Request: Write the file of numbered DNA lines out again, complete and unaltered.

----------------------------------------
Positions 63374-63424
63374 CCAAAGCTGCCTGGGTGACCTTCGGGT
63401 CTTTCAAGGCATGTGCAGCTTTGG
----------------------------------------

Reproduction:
Positions 63374-63424
63374 CCAAAGCTGCCTGGGTGACCTTCGGGT
63401 CTTTCAAGGCATGTGCAGCTTTGG